Pakistan's economy is currently passing through many internal and external challenges and threats. The most prominent among them is energy. In the last decade there was shortage of gas and electricity in the country. As of today, there is over-capacity in power as well as exorbitant tariff rates which render energy unaffordable for all consumer categories.
Over the last 10 years, the domestic gas supply has stagnated at 4 bcf. There was a time, 26 foreign Oils companies were operating in Pakistan which have now dwindled to only 3. This is a sad reflection of the official apathy that has been extended to this sector. It may be that we were only focused on signing expensive RLNG contracts. It is high time to work on supply side issues of gas sector.
The energy tariffs in Pakistan are now one of the most expensive in the world. The very high upfront tariff and capital costs have resulted in the high price of electricity and loss of competitiveness of Pakistani Exports and Industry leading to a massive Balance of Payments crisis.
On the electricity front: There are two coal power plants, which are working in Pakistan on exorbitant tariff rates. Port Qasim and Sahiwal Coal Power Plants of 1320MW each are getting the tariff of USc 8.3601 & USc 9.16, respectively, as per Nepra determination and delivering 9.25 billion units of electricity per annum, separately. These plants are allowed to include the cost of the jetty and additional transportation cost in the upfront tariff which further enhanced the tariff
structure. Over-payments to these two projects are estimated to be $ 475 million per annum and over the life of the will be more than $ 14.25 billion.
On bidding for Jamshoro Coal Power Plant (1320MW) the tariff has been set at levelized 6.2 cents by Nepra. This is a reflection of the high costs associated with projects that are not subject to competitive bidding.
India's Mundra Ultra Power Coal Project (4000MW) is far cheaper than Pakistani plants on a tariff rate of Indian Rs 2.64/ Kwh. Bangladesh signed three contracts of coal-fired power generation at the same time, the average tariff for the power plant was set at 5.42 US cents/Kwh.
On the solar side, 4 power generation projects (100MW each) are operational in Pakistan with first 10-year tariff rates of 18 to 19 cents/kWh. Whereas solar tariff in India is between 7-8 cents. As solar tariffs cannot be directly compared across countries due to the difference in the solar radiation and the only logical comparison, in this case, is India, the tariff comparison for the same period of projects is given as:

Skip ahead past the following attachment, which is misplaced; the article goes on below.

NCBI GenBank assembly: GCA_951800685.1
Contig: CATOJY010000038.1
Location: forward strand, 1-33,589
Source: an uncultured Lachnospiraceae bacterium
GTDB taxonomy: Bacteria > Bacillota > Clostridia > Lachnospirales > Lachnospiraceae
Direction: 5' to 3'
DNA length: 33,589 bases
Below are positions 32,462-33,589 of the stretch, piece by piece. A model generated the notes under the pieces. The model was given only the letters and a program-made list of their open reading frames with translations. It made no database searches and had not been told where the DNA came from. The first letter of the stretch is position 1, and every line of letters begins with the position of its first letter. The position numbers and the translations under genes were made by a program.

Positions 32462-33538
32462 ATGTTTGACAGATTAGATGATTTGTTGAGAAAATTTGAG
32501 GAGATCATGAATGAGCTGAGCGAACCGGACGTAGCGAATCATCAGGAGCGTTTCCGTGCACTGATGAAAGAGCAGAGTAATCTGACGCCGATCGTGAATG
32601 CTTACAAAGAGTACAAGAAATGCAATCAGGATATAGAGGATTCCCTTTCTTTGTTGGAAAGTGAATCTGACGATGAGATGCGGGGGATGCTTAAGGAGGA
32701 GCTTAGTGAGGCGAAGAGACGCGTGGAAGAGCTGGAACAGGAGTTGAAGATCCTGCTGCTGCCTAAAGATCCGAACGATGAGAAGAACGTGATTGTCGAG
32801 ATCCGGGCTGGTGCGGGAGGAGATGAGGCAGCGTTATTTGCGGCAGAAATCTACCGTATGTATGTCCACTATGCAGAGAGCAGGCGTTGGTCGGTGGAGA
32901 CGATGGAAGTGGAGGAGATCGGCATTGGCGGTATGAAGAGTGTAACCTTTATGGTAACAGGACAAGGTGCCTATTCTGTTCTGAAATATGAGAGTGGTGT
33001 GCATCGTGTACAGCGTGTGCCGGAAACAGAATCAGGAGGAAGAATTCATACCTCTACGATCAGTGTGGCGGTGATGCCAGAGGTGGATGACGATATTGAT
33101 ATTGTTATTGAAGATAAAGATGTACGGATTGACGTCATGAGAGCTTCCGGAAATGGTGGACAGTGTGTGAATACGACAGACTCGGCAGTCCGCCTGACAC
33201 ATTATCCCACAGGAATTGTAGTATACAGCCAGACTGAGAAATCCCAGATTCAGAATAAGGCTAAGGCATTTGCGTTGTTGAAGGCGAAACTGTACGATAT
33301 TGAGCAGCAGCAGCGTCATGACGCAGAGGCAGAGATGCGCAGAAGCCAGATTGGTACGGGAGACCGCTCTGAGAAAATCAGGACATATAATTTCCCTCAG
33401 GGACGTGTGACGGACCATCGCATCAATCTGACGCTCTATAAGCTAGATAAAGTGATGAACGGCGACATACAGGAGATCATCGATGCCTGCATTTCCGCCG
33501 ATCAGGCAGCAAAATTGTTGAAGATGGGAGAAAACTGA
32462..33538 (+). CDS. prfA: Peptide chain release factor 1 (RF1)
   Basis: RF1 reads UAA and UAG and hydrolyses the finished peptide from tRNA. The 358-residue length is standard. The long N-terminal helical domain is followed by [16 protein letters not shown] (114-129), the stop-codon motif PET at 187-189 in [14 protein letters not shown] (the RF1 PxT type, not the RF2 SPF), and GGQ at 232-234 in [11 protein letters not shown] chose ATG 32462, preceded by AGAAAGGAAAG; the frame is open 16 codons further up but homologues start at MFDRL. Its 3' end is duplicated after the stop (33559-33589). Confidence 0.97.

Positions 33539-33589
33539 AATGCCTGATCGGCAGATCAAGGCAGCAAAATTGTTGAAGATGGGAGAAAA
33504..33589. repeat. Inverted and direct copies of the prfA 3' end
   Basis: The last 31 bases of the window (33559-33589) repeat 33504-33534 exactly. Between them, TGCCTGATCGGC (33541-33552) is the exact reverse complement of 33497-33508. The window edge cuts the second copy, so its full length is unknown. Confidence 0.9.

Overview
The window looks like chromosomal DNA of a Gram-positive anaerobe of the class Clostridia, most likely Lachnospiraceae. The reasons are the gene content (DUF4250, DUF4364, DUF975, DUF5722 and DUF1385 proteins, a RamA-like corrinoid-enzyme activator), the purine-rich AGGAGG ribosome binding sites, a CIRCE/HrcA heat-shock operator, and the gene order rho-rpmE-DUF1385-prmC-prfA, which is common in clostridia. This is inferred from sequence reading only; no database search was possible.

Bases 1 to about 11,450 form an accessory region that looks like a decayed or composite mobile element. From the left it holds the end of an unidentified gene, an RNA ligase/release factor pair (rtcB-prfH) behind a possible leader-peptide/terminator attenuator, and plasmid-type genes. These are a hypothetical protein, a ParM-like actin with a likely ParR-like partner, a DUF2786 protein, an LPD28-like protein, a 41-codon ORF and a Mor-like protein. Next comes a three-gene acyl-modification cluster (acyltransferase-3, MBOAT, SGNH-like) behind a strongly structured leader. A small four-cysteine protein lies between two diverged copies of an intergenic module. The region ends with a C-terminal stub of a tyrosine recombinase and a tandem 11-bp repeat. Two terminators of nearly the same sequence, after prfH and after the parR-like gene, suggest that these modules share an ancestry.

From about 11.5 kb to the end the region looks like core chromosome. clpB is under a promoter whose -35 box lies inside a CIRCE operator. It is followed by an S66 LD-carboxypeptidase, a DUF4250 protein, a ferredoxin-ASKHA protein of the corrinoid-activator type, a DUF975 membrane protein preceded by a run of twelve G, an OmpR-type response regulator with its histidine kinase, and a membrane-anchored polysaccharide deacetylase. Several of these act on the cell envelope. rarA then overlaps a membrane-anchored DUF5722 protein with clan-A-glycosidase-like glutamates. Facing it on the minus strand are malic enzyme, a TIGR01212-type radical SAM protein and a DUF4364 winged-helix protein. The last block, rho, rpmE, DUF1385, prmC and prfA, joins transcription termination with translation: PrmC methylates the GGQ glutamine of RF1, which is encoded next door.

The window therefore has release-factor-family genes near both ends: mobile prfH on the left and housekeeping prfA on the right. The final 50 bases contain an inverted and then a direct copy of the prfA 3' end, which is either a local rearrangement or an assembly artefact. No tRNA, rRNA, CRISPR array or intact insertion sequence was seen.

Projects Capacity Location Reference
Solar projects(100 each) 400 Pakistan 18.04
NSM Batch 350 India 8.79
Uttar Pradesh Phase 2 215 India 8.04
Punjab 500 India 5.65
Rajasthan- 420 MW bundli 420 India 4.35
There are 17 wind power projects and they are operating on a high upfront tariff approved at Rs 15.322/Kwh levelized. Assumed capital cost of these projects is in the range of $ 1.5-1.8 million/ MW while worldwide average at the US $ 0.8 million, in India it is less than the US $ 0.7 million. Current worldwide Wind power tariffs are as low as 2.6 cents/Kwh, world average tariffs are around 6-7 cents/Kwh.
The household sector, as well as industrial sectors, are paying high tariffs as compared to regional tariffs which are making them locally and globally uncompetitive. Consumers in Pakistan are paying high prices with low per capita income and worldwide consumers are paying lower tariffs with far higher per capita income. This declining worldwide tariff implies that our industry and economy will further face a relatively higher cost of production even if our electricity rates remain the same as today.
The government needs to identify the factors behind the determination of high tariffs and revisit the tariff structure so the economy may get rational tariff structures leading to higher economic growth. The government could also consider the capacity payments to be sunk costs and not charge the consumers for the inflated costs.
On gas side, it was decided to import RLNG to cover the demand gap which is unaffordable and uneconomical. The rate of domestic produced gas for industry is Rs 600 per mmbtu and rate of imported RLNG is Rs 1700 per mmbtu. The cost of gas/RLNG includes an unrealistic level of Unaccounted for Gas (for gas/line losses) of over 10%. The partial solution to the problem can be found through the extensive exploration focused on the areas where there are known structures and are confirmed to have gas. One such area is Block-28 which has recently been acquired by Mari Gas Company. This is by far the most promising exploration acreage in Pakistan with expectation of reserves exceeding the Sui field in multiple structures. It is hoped that Mari Gas Company will rapidly deploy exploration in the area and waste no more time as this area had been in force majeure since 1991.